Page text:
The daytime Game Show. A saturation of shows on the Big Three in the late 80s-early 90s helped kill it, as did the debut of the nighttime syndicated versions of Wheel of Fortune and Jeopardy! in 1983 and 1984 respectively (Wheel debuted in daytime in 1975, and continued to stay on daytime until 1991). These two shows became so successful that they still thrive in syndication 30+ years later, and were almost singlehandedly responsible for terminating the likes of Tic-Tac-Dough and Family Feud.
Also helping in the decline was the rise of cable, paving the way for a huge wave of low-budget shows. While many were short-lived bombs, the cable boom did produce a few beloved shows such as Supermarket Sweep. It also resulted in the creation of GSN (Game Show Network) in 1994, allowing fans a haven for reruns of beloved older shows.
ABC gave up on daytime in 1991 after a revival of Match Game.
NBC dropped Sale Of The Century and Super Password in March 1989, daytime Wheel in June (which moved to CBS a few weeks later), and Win Lose Or Draw later that year, followed by Scrabble in March 1990. Wheel returned to the network in January 1991 (replacing a short-lived revival of Lets Make A Deal), but finally ended its daytime run that September. Classic Concentration left in 1991, but continued to air in reruns for a bit. In 1993, the network tried an hour-long block of a Scrabble revival and Scattergories, along with the also short-lived Family Secrets. Their last attempt was Caesar's Challenge in 1993, but after it ended in January 1994...
After losing the 1988-94 revival of Feud, CBS had only The Price Is Right to its name. Price remained the lone holdout for daytime network game shows for a good 15 years until the same network launched a successful Lets Make A Deal revival in 2009.
Feud ultimately came back in syndicated form in 1999, and has managed to survive to this day despite three changes in host.
In 1999, Who Wants to Be a Millionaire? spawned a new and often-copied trend of flashy, big-budget shows, often quiz related, that threw around vast amounts of money. That big-money move eventually fizzled out after ABC saturated their schedule with Millionaire, although it quickly moved to daily syndication and has managed to hang on ever since. In the times since, only Deal or No Deal (2005-09 on NBC, 2008-10 in syndication) has been successful in the "big money game show" field.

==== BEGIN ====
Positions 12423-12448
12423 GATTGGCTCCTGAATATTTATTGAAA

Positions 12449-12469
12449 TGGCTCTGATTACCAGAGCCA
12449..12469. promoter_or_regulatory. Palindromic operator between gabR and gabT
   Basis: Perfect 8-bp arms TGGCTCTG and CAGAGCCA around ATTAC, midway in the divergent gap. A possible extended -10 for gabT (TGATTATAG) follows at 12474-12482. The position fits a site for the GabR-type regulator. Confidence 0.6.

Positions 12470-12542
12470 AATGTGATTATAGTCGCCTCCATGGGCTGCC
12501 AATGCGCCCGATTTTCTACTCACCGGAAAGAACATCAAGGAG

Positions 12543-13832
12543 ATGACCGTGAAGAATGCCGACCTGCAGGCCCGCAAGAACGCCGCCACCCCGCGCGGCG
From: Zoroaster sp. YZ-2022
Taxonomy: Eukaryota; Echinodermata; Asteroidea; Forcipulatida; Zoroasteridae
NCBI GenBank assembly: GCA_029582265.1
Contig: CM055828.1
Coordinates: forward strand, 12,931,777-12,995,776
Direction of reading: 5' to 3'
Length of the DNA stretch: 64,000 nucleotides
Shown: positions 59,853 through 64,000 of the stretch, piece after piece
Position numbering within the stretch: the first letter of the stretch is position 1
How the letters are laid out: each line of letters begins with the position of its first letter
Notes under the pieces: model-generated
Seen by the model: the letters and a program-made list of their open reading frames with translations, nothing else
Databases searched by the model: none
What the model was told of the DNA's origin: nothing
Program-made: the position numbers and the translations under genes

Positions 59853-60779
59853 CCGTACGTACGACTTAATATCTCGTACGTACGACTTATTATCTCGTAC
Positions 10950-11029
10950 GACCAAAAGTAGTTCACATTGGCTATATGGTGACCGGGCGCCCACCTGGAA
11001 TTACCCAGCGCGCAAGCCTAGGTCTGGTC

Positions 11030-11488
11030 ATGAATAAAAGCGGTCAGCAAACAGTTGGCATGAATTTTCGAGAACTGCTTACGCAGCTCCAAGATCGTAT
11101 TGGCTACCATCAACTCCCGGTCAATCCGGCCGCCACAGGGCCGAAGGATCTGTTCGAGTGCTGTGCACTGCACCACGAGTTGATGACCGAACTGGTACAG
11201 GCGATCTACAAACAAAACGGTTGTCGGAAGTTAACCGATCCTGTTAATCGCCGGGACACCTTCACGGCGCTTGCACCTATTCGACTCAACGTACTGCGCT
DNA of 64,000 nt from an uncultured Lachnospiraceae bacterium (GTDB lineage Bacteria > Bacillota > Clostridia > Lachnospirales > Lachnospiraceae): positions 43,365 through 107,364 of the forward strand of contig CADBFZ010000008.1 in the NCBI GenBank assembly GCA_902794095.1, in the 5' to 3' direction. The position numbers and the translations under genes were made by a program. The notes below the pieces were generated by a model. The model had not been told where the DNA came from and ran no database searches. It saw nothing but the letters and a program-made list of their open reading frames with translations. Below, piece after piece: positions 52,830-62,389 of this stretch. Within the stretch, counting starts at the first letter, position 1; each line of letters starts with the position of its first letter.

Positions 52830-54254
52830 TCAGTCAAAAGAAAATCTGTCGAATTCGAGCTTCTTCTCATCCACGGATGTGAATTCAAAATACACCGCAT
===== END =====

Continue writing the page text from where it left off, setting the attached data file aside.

Cable game shows pretty much died off in the wake of the big-money move of the early 2000s, as the cable shows didn't have the flash or prize budget of the Millionaire types. GSN made many a valiant effort in the 2000s, but other than Lingo (2002-07, plus a short-lived revival in 2011), none of them stuck. However, The Hub has found relative success in this field with Family Game Night.
All game shows nearly faced extinction after the quiz show scandals of The Fifties, in which it was revealed that many of the hit game shows on American television (most notably 21) were being rigged by the networks in order to increase tension for viewing audiences. Game shows were anathema to networks for almost twenty years before Merv Griffin took a risk with Wheel of Fortune and Jeopardy!. (Still, some people have long memories, and the scandal is the reason many people believe the voting on American Idol is rigged.)